Volume IX , issue 2 ( 2006 ) | back |

Tverberg's theorem and shadows of simplices and convex bodies | 1$-$17 |

**Abstract**

Helge Tverberg published more than forty years ago his original proof of the theorem which has been widely acclaimed and today bears his name. This beautiful result has been one of the most celebrated results of discrete geometry and, together with its relatives, still remains a central and one of the most intriguing results of geometric combinatorics. Here we give a reasonably non-technical presentation of this result having in mind a larger mathematical audience, particularly school teachers and their talented students, hoping that it may raise their interest for this very attractive area of mathematics. In the remaining part of the article we briefly visit some of other branches of convex geometry and outline how ``smashing'' and `slicing'' of convex bodies offers a deep insight into their structure and behavior.

**Keywords:** Simplex; join of sets; colorful Carathéodory theorem;
Radon's theorem; Tverberg's theorem.

Critical look at dynamic sketches when learning mathematics | 19$-$29 |

**Abstract**

Among neglected topics in the development of mathematics education is the frequently mentioned use of modern technology, especially hypermedia-based learning environments. This paper examines the use of computer technology for mathematics teaching on tertiary level, especially for distance learning and assessment. It focuses on dynamic sketches, which were used to offer students opportunity to recognize and represent elements of functions and binary operations within a distance education management. It seems that moving from old study culture towards a modern one brings many kinds of cognitive, emotional and social problems. Our experiences do not support the view that using interactive JAVA applets, for example, would bring special advantages without an appropriate pedagogical framework connected to reflective tutoring.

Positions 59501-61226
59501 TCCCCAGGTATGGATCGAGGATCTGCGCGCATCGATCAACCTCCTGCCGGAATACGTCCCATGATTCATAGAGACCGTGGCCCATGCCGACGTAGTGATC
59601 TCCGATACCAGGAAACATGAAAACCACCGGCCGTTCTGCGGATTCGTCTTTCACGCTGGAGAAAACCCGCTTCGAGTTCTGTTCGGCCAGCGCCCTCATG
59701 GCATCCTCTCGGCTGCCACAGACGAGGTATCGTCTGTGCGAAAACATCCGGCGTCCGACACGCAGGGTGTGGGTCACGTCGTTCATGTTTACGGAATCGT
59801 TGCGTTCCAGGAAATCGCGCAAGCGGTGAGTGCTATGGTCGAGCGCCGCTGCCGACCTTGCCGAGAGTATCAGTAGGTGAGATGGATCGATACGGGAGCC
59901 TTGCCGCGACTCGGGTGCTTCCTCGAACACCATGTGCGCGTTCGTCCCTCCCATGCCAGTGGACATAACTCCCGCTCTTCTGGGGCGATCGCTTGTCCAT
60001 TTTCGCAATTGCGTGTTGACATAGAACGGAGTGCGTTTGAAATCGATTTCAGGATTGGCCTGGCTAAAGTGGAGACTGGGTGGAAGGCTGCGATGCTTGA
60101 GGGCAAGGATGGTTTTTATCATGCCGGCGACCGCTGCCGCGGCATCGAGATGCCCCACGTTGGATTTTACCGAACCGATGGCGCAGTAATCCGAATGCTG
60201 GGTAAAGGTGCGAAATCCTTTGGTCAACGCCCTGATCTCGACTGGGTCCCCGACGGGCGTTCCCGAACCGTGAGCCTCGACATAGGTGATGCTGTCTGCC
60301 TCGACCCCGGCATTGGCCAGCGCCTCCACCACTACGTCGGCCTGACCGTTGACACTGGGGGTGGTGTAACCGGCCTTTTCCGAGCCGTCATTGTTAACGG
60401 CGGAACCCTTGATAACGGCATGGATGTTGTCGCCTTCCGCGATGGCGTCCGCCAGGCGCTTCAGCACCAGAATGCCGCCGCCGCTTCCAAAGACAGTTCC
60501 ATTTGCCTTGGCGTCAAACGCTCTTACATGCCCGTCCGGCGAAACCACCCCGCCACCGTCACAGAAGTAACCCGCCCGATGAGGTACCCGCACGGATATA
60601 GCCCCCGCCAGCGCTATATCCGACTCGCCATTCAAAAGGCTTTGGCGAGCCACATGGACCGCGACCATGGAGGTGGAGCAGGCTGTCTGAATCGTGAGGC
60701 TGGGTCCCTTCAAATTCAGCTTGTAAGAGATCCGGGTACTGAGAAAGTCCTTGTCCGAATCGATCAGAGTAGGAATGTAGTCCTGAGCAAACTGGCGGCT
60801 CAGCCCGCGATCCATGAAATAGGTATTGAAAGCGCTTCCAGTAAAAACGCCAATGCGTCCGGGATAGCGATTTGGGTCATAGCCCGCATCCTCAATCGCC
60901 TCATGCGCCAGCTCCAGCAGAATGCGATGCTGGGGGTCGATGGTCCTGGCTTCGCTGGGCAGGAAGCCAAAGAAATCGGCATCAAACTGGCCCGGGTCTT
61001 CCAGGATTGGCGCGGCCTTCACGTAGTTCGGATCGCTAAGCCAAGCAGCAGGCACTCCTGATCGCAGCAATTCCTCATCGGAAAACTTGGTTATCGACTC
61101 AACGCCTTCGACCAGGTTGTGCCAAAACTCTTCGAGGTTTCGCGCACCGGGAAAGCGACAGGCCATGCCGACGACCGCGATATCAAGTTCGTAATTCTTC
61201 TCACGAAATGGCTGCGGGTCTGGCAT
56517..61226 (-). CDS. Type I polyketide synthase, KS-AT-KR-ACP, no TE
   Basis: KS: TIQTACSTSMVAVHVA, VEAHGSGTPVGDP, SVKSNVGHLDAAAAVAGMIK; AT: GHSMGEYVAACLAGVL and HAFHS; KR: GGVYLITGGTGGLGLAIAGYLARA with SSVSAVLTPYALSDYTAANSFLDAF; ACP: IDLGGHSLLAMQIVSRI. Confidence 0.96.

**Keywords:** Assessment, JAVA applet, conceptual
knowledge, distance education, hypermedia, interactive,
mathematics, procedural knowledge, tertiary education.

Dualitätsprinzip und musikalische Interpretation der komplexen Zahlen | 31$-$40 |

**Abstract**

Although expressed in the same way in different sciences and arts and in the case of nature, the principle of duality resumes various phenomenological forms. That fact is demonstrated in this paper by a comparative consideration of complex numbers and their conjugate values in mathematics and of big and small terza and the relation ``major-minor'' in music, including also the teachings about Jin and Jang which represent the formulation of the ancient Chinese ``Book of Change -- Jih Djing''. Using Weber-Fechner's Law, a musical interpretation of complex numbers and operations with them is developed, particularly observing musical chords. On the other hand, chords of classic tonality (dyatonal quadritones) correspond to the eight trigrams in the Book of Change. Finally, without entering some deeper area of mathematics, elements of combinatorics and interpretations by means of regular polygons can be applied to the whole Book of Change, what closes this sort of considerations.

**Keywords:** Duality principle; Chinese Book of Change; musical interpretation of complex numbers.

Developing trustworthy TIMSS background measures: a case study on mathematics attitude | 41$-$51 |

**Abstract**

This study, which used a sample of 197,707 students from 46 countries that participated in the TIMSS 2003 project in eight grade, examined whether, for a large number of the TIMSS countries, trustworthy TIMSS measures of several dimensions of mathematics attitude can be developed. By focusing on self-confidence in learning mathematics, usefulness of mathematics, and liking mathematics, it was found that both factor validity and reliability of the measures of these three dimensions derived from the raw data was only attained for the students from the United States. However, when scores concerning the utilized attitudinal statements of all subjects were transformed into Guttman's image form scores, the factor validity and reliability of the three measures utilizing such transformed data was attained for thirty-three countries ($N=137{,}346$). It was found that for all these thirty-three countries mathematics attitude was mostly saturated by either usefulness of mathematics or self-confidence in learning mathematics. A higher mathematics achievement was found for countries where mathematics attitude was mostly saturated by self-confidence in learning mathematics.

**Keywords:** TIMSS, mathematics attitude, factor
validity, reliability, Guttman's image theory.